Can Guayusa Tea Give You Balanced Energy?

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For those seeking an all-natural pick-me-up, an herbal infusion called guayusa is fast becoming the drink of a choice. Often marketed as an alternative to coffee and energy drinks, caffeine-rich guayusa is said to provide a powerful energy lift without causing you to crash later on.

Guayusa is also touted as a top source of antioxidants, vitamins, and amino acids. In addition, it contains such chemicals as theobromine (a substance also found in cocoa and thought to offer mood-enhancing effects).

Over the past few years, guayusa products have begun popping up in natural-foods stores and in cafés around the U.S. But in Ecuador, locals have long sipped guayusa in order to increase their alertness, especially while working. In fact, certain native tribes refer to guayusa as “the night watchman,” since the drink is sometimes used to help people stay awake through the night.

Guayusa vs. Yerba Mate

Like yerba mate, guayusa is made from the leaves of a holly tree native to the rainforests of South America. While yerba mate comes from the Ilex paraguariensis plant (found mainly in Argentina), guayusa is sourced from a plant called Ilex guayusa (most commonly found in Ecuador).

Another key difference between guayusa and yerba mate: the flavor. Unlike yerba mate, which can bear a somewhat bitter taste, guayusa is regarded as smooth, earthy, and slightly sweet.

Alternative Source of Caffeine?

Frequently referred to as a “clean” source of caffeine, guayusa is said to offer a “balanced energy.” Proponents claim that compounds found in guayusa promote a slow, steady release of caffeine and—in turn—help prevent caffeine-related side effects and stave off energy crashes. However, there’s currently a lack of scientific support for such claims.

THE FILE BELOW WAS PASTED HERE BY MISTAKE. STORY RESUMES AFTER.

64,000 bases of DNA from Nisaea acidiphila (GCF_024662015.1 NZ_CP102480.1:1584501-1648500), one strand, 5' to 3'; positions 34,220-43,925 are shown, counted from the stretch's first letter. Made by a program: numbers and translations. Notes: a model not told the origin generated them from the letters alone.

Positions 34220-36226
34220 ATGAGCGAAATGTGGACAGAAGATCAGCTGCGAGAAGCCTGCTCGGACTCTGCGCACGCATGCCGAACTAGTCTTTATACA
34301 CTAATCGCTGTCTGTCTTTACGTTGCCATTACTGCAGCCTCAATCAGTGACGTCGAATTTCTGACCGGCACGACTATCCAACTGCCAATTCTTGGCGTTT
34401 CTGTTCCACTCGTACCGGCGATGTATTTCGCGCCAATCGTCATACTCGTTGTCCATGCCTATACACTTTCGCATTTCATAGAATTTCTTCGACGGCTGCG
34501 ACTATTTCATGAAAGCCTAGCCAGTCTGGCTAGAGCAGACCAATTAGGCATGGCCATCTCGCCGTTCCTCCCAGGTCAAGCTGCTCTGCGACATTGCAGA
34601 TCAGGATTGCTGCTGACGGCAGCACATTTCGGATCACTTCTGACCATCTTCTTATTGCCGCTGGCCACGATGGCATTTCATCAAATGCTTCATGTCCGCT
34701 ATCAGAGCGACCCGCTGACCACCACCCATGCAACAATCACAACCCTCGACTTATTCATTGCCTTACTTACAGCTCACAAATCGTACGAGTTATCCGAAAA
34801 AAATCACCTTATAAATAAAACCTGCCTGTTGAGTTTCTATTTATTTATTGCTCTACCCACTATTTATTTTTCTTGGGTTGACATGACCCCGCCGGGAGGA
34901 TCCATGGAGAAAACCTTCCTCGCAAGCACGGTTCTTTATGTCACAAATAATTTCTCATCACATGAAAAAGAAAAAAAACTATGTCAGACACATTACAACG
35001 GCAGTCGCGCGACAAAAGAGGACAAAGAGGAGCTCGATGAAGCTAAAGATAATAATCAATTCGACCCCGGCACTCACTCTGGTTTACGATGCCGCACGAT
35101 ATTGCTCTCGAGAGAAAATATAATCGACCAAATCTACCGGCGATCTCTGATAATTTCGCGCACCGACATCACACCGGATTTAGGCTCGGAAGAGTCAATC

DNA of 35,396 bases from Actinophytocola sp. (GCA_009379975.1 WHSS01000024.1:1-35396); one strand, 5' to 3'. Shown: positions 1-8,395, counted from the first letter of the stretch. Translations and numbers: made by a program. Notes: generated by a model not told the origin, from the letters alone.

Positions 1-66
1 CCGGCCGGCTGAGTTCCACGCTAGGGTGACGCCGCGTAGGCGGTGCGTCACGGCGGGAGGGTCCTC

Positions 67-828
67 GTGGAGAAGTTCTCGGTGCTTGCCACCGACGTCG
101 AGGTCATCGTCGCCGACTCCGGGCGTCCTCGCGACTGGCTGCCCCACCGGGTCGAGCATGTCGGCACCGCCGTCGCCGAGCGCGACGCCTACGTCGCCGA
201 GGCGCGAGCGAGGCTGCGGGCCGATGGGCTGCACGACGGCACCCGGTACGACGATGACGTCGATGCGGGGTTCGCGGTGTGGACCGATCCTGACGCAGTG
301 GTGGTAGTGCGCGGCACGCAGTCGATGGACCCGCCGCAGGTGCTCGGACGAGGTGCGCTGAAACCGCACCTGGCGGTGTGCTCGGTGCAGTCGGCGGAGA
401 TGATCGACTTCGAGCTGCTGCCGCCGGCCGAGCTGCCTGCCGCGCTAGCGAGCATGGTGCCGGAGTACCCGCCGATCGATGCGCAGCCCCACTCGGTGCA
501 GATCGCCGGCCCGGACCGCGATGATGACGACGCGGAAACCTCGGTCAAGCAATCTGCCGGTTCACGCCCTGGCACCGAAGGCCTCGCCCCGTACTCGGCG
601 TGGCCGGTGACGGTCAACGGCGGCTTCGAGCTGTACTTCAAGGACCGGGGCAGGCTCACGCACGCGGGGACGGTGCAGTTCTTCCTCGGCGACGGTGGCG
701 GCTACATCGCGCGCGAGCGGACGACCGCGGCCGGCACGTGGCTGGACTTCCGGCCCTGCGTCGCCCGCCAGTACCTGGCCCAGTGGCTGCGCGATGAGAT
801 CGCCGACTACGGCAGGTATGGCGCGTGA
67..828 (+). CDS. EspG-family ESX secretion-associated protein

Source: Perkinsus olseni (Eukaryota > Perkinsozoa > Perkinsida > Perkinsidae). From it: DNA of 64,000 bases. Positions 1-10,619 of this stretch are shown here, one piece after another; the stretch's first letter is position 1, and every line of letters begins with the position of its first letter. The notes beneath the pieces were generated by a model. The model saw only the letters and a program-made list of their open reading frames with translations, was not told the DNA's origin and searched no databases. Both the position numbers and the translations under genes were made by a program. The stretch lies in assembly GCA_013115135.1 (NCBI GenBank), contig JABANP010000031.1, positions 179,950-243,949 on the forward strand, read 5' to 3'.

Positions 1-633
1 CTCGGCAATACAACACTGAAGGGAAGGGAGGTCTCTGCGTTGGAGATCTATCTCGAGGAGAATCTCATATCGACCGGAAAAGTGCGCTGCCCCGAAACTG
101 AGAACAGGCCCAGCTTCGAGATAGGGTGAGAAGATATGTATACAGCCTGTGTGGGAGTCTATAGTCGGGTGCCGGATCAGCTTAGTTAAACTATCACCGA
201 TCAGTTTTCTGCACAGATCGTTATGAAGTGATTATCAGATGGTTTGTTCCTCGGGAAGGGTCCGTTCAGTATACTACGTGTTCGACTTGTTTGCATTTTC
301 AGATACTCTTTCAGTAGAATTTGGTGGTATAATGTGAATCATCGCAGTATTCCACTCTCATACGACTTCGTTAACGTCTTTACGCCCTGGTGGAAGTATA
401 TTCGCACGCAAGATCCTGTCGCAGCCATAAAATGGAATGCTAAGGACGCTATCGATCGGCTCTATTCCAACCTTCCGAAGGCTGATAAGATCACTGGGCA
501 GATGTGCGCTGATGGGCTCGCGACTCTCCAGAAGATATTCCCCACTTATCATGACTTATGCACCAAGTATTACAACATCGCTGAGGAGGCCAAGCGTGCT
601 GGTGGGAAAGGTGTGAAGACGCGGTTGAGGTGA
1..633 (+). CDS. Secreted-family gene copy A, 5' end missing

Although the caffeine content can vary greatly according to the way it was manufactured and brewed, the caffeine in one cup of brewed guayusa is said to be comparable to a cup of coffee.


Although it’s perhaps most commonly used as an energy-booster, guayusa is also said to offer an array of health benefits. For instance, some proponents suggest that sipping guayusa on a regular basis can reduce your risk for diabetes and heart disease. It’s also suggested that drinking guayusa can help promote weight loss.

At this point, we know very little about how drinking guayusa might influence our health. So far, most of the claims for the drink’s health effects come from anecdotal evidence.

The very limited research on guayusa and its potential health benefits includes a preliminary study published in the journal Diabetes Research in 1989. In this study, scientists tested the effects of 12 types of plant extracts on diabetic mice. Results revealed that treatment with guayusa extract helped regulate blood sugar levels and reduce body weight.

Side Effects and Safety Concerns

Despite claims that guayusa triggers none of the side effects commonly associated with caffeine intake, overdoing it on any type of high-caffeine product can have a negative impact on your wellbeing.

For example, consuming too much caffeine can aggravate conditions like anxiety and insomnia, as well as cause dehydration, headaches, and abnormal heart rhythms.

What’s more, the National Institutes of Health (NIH) warn that pregnant and nursing women should limit their use of caffeine. The NIH also caution that certain drugs and supplements may interact with caffeine-rich substances, such as guayusa.

The Environment

Since guayusa is typically grown on small family farms and cultivated according to environmentally friendly methods, it’s thought that increased demand for guayusa may support sustainability (as well as help farming communities to thrive).


A great variety of natural products can give you an energy lift similar to that of guayusa. Consider sipping classic teas such as black tea, green tea, white tea, and oolong tea. Unlike guayusa, such teas have been found to offer a number of health benefits, including improvements in heart health.

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Article Sources

  • Kapp RW Jr, Mendes O, Roy S, McQuate RS, Kraska R. General and Genetic Toxicology of Guayusa Concentrate (Ilex guayusa). Int J Toxicol. 2016 Mar-Apr;35(2):222-42.
  • Swanston-Flatt SK, Day C, Flatt PR, Gould BJ, Bailey CJ. Glycaemic effects of traditional European plant treatments for diabetes. Studies in normal and streptozotocin diabetic mice. Diabetes Res. 1989 Feb;10(2):69-73.